Official: U.S. playing catch-up in solar energy
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Official: U.S. playing catch-up in solar energy

'We should be ashamed of ourselves if we don’t develop it'

The U.S. market for solar energy has grown substantially but still has a long way to go, the chairman of the Federal Energy Regulatory Commission said Tuesday in Phoenix.

Jon Wellinghoff noted that Germany produces more solar power in a month than the United States does in a year. And Arizona, a natural place for solar development, ranks behind both California and New Jersey in production.

“We should be ashamed of ourselves if we don’t develop it the way that we should,” Wellinghoff told the Arizona Solar Summit, which attracted industry leaders and policy makers to the Arizona Biltmore.

He said the federal government and emerging technologies will play key roles in helping solar compete against coal, oil and gas for customers.

Once it becomes a more equal player in the market, solar power can be integrated into the U.S. electric grid – an essential step for utilities to start taking solar seriously, Wellinghoff said.

He pointed to efforts to bring the price of solar energy down, such as silicon cell research at the Massachusetts Institute of Technology.

“We have a tremendous opportunity here in the distributed area to move ahead,” he said.

Wellinghoff also praised innovation in such projects as Arizona Public Service’s federally funded solar neighborhood in Flagstaff, as well as efforts from the U.S. Army to reach net zero power use at base housing.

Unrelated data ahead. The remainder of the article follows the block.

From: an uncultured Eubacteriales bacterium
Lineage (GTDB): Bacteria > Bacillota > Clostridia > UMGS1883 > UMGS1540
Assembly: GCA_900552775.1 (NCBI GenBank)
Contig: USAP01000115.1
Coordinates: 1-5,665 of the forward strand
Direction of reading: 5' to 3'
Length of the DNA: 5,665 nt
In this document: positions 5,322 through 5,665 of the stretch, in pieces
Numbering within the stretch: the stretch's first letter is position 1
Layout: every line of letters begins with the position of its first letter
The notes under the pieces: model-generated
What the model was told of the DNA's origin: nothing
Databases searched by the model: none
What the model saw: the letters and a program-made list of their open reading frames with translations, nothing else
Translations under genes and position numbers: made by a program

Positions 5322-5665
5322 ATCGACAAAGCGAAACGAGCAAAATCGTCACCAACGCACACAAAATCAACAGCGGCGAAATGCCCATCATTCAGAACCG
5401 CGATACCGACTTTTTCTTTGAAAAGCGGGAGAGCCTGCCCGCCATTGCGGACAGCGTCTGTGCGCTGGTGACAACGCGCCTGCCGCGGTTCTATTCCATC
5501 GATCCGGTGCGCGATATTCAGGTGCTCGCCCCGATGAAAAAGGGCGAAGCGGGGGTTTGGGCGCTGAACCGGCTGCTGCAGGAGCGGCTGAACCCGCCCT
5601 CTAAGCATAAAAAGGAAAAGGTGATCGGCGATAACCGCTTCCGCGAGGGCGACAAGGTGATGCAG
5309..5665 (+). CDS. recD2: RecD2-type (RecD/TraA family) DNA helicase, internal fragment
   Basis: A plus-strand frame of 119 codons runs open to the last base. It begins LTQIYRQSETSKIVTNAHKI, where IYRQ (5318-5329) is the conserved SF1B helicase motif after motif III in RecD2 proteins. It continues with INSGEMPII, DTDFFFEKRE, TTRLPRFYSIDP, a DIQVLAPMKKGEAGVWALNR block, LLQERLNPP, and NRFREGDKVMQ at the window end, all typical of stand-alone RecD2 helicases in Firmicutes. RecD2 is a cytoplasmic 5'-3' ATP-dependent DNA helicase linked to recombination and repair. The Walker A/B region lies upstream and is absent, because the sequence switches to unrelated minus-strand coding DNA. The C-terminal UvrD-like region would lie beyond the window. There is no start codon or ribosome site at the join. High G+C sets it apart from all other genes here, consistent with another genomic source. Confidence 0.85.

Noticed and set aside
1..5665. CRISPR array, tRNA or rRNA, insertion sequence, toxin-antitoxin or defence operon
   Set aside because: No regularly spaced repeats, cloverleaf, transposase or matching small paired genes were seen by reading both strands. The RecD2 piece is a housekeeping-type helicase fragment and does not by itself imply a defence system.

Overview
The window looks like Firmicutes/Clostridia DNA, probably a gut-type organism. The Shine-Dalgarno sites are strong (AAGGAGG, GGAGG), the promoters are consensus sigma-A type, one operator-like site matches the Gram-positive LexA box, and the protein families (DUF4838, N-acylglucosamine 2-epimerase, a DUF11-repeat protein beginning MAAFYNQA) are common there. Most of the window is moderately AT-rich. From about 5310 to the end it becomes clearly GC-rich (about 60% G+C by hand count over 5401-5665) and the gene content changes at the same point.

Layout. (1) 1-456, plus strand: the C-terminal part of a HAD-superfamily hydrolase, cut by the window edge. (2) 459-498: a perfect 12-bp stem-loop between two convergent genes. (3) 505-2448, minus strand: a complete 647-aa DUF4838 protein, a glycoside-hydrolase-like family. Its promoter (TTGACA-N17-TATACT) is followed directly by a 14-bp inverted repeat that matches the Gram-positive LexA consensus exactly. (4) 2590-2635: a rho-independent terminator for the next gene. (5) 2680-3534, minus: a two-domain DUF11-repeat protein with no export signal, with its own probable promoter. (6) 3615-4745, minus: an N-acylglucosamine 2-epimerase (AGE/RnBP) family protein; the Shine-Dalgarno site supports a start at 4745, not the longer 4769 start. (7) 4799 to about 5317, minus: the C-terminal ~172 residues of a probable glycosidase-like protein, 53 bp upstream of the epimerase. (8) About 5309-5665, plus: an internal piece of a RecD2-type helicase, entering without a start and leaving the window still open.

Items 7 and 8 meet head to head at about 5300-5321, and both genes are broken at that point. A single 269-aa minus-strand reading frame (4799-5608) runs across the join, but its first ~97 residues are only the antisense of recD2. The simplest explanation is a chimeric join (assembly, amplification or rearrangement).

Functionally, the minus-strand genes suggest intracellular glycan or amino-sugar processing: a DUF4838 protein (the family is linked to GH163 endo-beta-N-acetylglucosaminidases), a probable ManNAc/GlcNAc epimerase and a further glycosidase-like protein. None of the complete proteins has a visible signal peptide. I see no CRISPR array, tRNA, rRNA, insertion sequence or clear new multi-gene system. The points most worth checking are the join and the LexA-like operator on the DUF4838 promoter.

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Meanwhile, he said, the U.S. market for solar energy grew 67 percent from 2009 to 2010.

“The growth is unparalleled in any other energy resource that I’ve had an experience with over the last 35 years that I’ve been involved in the energy field,” Wellinghoff said.

Consumers have generally supported solar development, but Wellinghoff said there are some concerning signs of waning public interest.

A recent Pew Research Center study asked 1,503 people what was more important to them: developing renewable energy or expanding traditional energy sources, like oil and gas. In March 2011, 63 percent responded in favor of renewables. That number dropped to 52 percent in March 2012.

“To do the kinds of things I’m talking about, we’re going to need public support,” Wellinghoff said.

In a panel after Wellinghoff’s address, Arno Harris, CEO of Recurrent Energy, said it’s important for solar development companies to look, walk and talk like conventional energy companies in order to raise public and industry awareness.

“The more we make solar energy look mainstream, the more mainstream it becomes,” he said.

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Windwärts Energie GmbH/Flickr

Workers install photovoltaic panels at a solar plant in Germany in 2009.

Alternative energy support

A March 2012 Pew Research Center study showed opinion divisions in:

Gender

  • In 2011, 63 percent of men and 62 percent of women supported alternative resources over oil, coal and gas.
  • In 2012, 49 percent of men and 54 percent of women supported them.

Age

  • The 50-64 age group's opinion dropped the most from 2011 to 2012, with a 15 percent decrease.
  • The 18-29 group's opinion dropped the least, with a 7 percent drop.

Regional

  • In 2011, 73 percent of people living in the West and 63 percent of people living in the Midwest supported alternative sources.
  • In 2012, the groups were even at 53 percent.